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Chapter Six


On the Ethics of Fair Trade:
Suppliers vs Clients
Sustainable, Responsible Travel

"I must, Varus, tell you:
Suffenus, known to us both as a man of elegance, wit and sophistication, is also a poet who turns out verse by the yard."


No false economy, whatsoever. No corner-cutting.

We are committed to supplying our clients with the most competitive rates, deliver fully and be fair with our suppliers.

If we’re to play by cutting corners, we might as well not play at all.

Destination management is a multi-disciplinary endeavor. It is as successful as the delivery of the least involved supplier, whether companies or their employees.

In any case, we consider all such individuals and corporate entities to be our partners.

The companies we buy services of, porters at the hotels, waiters at the restaurants we use, deckhands on the boats we hire are all assets, but at the same time they are possible liabilities on us.

In order to ensure our touring programs run with absolutely no glitches at all, we’d need to know what, where, when, why to anticipate and by who (or ‘whom’?).

In Turkey, the mere human factor is still tremendous, almost to a level of abstraction, and it holds sway over rigid, pedantic professionalism.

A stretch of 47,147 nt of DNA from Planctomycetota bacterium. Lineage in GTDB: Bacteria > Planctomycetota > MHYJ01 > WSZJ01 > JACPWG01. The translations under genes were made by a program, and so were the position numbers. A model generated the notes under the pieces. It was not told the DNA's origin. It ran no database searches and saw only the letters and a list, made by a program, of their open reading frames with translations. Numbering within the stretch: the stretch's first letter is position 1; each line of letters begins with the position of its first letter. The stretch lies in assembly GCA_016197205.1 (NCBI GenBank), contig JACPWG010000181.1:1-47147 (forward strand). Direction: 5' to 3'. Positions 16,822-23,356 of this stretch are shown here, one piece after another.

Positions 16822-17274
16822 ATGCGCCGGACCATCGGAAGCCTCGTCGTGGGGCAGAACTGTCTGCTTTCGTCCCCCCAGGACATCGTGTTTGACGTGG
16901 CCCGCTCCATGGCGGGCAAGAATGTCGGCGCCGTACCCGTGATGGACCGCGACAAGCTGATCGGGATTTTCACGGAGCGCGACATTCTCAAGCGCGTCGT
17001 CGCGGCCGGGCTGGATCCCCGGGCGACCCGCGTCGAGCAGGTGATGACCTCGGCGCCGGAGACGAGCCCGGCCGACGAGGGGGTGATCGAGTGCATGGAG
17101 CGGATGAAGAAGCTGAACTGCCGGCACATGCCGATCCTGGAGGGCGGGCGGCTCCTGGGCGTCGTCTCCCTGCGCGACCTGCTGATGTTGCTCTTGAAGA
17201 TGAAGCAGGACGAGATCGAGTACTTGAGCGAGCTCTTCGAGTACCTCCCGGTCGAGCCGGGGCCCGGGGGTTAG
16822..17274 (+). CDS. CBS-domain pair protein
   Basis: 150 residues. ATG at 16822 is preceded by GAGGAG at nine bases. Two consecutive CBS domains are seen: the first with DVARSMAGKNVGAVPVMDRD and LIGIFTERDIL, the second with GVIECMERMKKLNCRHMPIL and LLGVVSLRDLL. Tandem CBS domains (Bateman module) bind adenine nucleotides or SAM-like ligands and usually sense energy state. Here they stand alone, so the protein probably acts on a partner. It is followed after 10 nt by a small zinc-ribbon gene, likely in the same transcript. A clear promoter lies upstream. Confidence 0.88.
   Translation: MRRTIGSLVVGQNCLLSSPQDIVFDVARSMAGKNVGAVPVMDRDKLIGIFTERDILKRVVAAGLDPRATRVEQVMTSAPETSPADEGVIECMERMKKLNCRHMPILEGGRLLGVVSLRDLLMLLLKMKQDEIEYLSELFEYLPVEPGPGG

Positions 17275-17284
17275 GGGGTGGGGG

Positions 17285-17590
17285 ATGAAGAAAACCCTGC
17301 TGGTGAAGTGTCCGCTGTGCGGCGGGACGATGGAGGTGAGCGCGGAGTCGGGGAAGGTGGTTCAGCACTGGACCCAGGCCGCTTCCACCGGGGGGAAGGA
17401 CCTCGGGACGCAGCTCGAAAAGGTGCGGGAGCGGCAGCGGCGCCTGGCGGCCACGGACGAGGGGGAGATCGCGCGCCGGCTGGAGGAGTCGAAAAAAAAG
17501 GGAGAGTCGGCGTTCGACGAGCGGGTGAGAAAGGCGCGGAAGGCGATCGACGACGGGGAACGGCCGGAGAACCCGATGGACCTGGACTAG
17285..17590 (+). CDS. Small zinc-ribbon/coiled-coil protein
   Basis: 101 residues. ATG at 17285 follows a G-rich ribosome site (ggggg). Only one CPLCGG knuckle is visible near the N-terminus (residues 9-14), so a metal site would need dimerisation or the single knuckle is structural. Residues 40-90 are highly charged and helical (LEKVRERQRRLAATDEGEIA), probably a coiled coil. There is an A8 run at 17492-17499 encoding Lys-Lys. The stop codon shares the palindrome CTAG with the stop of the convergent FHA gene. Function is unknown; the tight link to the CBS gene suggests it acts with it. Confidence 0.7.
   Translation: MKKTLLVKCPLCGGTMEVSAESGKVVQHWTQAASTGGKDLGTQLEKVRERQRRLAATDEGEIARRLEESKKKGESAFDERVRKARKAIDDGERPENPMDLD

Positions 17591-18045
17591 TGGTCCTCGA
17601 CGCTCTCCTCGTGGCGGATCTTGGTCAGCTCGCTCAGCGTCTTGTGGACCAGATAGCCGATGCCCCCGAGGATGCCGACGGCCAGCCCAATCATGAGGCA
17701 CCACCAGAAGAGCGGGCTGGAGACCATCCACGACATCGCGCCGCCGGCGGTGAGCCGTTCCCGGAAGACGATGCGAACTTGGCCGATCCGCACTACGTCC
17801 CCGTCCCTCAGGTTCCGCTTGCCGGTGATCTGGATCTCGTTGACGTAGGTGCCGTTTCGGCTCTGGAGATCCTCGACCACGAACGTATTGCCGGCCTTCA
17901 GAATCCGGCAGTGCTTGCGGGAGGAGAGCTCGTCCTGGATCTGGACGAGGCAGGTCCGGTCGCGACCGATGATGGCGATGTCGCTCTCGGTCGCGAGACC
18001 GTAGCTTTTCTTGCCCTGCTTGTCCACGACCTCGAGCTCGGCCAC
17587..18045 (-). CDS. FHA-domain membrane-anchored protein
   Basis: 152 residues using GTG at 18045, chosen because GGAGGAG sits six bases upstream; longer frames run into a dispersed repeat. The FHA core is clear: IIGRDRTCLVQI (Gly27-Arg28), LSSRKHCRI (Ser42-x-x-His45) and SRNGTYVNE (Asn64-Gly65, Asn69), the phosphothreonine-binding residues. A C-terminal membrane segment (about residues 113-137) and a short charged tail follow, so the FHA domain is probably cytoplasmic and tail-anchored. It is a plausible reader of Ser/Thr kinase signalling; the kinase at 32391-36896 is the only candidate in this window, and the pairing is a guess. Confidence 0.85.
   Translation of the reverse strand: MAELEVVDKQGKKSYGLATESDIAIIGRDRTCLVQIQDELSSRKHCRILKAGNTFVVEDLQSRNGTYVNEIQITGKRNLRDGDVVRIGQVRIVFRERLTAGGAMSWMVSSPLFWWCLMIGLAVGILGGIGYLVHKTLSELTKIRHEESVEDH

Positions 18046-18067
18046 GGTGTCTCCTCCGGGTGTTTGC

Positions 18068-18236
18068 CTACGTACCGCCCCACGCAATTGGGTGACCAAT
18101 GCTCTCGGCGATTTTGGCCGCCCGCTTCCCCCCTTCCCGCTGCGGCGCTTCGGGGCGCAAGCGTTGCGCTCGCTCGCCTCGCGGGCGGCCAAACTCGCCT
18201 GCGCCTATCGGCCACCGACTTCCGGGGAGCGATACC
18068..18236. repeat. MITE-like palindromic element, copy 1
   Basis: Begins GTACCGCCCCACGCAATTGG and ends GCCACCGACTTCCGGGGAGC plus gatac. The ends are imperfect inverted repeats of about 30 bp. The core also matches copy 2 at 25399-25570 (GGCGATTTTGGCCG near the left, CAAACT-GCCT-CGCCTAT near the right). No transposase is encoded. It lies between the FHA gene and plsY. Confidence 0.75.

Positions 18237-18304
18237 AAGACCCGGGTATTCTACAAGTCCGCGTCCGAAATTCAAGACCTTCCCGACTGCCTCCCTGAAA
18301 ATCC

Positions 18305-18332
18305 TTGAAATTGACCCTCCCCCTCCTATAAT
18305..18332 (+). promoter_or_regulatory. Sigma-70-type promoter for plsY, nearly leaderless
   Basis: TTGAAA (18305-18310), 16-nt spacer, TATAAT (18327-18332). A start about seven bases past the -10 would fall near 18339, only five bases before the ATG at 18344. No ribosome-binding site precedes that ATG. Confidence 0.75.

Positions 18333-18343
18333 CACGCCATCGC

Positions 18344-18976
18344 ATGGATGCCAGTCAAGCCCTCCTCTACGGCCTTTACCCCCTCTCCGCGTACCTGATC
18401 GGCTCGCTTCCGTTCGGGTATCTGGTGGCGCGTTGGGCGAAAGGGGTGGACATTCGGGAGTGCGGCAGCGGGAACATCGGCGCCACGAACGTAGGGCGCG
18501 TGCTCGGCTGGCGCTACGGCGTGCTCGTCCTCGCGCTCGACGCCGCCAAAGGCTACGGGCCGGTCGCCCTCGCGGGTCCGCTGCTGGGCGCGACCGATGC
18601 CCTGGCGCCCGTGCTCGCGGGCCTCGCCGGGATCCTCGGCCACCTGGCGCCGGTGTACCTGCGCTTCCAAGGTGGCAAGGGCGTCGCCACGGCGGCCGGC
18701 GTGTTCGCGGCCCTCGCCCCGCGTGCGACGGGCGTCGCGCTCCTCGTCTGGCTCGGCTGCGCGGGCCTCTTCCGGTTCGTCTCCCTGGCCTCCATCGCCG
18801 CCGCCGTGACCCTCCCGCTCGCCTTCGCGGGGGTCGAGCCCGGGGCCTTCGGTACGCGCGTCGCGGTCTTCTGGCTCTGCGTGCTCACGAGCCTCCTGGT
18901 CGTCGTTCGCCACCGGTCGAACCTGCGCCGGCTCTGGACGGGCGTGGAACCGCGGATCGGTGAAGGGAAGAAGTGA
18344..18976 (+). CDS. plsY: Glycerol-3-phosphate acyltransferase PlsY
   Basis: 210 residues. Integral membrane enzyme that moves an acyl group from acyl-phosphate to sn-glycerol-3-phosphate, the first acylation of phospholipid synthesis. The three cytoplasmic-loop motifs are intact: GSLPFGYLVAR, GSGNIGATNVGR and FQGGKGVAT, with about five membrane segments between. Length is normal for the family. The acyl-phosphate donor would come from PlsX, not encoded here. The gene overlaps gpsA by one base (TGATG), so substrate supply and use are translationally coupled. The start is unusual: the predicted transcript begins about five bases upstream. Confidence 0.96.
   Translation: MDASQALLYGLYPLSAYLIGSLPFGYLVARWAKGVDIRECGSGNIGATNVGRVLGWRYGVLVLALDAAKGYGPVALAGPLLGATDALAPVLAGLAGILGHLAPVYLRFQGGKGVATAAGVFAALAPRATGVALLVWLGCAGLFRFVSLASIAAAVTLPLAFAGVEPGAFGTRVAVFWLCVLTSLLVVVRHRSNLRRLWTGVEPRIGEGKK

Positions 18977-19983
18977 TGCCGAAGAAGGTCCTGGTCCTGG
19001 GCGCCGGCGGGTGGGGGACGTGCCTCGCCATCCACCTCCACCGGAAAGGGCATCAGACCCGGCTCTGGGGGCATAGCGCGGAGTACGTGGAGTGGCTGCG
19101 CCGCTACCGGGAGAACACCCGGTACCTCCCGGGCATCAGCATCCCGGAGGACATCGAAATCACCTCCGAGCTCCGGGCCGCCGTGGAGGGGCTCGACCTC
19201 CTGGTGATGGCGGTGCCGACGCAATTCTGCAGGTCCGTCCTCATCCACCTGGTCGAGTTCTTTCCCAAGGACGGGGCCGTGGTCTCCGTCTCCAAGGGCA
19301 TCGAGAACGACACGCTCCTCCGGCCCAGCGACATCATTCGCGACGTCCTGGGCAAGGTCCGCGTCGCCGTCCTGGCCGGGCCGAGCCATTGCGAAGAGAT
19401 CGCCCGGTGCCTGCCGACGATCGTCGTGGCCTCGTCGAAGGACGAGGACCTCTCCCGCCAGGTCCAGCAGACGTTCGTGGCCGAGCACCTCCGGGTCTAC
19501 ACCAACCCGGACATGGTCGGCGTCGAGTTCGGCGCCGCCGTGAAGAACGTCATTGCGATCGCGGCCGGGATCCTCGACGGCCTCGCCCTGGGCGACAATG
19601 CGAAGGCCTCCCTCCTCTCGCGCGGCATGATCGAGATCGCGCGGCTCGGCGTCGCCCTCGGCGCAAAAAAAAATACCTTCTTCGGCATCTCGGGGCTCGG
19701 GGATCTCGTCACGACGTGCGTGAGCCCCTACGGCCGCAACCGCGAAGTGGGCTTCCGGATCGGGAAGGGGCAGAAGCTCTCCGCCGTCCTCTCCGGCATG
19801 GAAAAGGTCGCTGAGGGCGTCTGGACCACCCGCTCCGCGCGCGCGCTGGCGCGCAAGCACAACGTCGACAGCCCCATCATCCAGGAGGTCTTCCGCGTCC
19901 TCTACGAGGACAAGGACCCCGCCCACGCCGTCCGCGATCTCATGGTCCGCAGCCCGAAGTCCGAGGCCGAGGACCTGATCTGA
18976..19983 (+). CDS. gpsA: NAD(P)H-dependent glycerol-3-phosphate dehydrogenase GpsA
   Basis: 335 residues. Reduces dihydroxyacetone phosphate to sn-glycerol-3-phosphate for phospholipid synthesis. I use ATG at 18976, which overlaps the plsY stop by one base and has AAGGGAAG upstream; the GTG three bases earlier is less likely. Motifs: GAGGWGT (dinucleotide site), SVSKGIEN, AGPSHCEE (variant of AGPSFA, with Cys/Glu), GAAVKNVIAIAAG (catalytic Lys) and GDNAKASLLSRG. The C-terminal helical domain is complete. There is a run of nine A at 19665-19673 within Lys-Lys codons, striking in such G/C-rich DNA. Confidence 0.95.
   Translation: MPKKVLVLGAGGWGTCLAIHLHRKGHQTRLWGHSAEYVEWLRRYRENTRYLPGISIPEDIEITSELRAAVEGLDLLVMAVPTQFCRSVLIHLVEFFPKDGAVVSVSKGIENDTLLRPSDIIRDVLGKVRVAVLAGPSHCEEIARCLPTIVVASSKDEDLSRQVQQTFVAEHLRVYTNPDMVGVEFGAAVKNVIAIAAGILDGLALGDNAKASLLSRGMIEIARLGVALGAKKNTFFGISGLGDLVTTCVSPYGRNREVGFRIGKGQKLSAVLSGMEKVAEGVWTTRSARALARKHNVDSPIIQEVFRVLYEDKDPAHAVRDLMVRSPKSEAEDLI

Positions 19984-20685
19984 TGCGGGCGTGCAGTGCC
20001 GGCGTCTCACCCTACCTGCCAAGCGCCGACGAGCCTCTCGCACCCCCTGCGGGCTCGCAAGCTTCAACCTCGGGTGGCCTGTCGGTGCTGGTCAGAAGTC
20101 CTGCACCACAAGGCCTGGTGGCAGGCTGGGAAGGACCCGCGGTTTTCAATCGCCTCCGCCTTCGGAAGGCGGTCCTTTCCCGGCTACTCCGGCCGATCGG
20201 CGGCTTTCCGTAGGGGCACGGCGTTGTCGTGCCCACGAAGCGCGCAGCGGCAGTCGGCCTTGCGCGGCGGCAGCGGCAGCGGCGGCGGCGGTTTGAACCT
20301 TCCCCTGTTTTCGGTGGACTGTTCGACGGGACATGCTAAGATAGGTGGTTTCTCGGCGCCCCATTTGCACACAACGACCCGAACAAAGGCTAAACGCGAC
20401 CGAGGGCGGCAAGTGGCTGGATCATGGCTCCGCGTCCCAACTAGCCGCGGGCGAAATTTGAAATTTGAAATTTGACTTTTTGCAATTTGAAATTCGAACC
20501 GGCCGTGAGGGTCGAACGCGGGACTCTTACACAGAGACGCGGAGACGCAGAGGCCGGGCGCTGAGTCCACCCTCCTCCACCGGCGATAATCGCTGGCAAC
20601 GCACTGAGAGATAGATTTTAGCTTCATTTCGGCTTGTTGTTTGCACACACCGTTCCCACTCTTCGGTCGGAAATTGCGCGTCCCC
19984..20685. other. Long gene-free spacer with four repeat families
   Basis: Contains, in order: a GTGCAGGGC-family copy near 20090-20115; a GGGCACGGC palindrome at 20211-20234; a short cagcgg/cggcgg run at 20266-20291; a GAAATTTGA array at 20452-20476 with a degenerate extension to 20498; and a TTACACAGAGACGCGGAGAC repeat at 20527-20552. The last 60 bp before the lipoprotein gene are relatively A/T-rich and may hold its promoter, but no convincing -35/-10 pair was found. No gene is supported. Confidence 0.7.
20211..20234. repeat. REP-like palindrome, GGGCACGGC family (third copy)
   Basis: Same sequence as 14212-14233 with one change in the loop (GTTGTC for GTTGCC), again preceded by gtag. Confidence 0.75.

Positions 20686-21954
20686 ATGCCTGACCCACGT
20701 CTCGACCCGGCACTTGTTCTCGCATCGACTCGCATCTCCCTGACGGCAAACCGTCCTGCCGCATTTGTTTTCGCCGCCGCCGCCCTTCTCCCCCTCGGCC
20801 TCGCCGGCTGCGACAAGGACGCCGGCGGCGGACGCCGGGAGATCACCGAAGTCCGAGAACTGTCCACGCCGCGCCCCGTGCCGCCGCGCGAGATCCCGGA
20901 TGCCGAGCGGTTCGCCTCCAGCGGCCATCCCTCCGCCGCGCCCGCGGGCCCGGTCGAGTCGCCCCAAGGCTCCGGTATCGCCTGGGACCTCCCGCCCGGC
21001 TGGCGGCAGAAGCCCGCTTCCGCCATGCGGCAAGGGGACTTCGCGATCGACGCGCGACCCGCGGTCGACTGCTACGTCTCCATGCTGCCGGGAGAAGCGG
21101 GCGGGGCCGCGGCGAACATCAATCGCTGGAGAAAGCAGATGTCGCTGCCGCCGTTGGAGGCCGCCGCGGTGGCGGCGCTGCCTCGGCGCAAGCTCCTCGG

Recognition of this factor has helped us understand the industry mechanics where even the highest universal conventions still come under a higher code: Observing market dynamics is a professional act.

We appreciate that brand loyalty is a significantly credible concept on the part of our partners as well as our clients.

This policy of integrating our suppliers bears fruit on many levels toward establishing the loyalty of the partners.

A short story:

This is the Topkapı Palace in Istanbul. In the 16th century, the Turks ruled half the civilized world from here.

The rise to power of the Ottoman Turks is one of the most powerful dramas of all time. Their empire filled the void left by the Roman Empire and inherited its political role. Istanbul, while carrying Islam into Europe, conveyed the Western thought and culture to the world of Islam.

The intensity of this extraordinary cultural amalgam has been exalted by outstanding monuments nestled in the most beautiful of natural settings.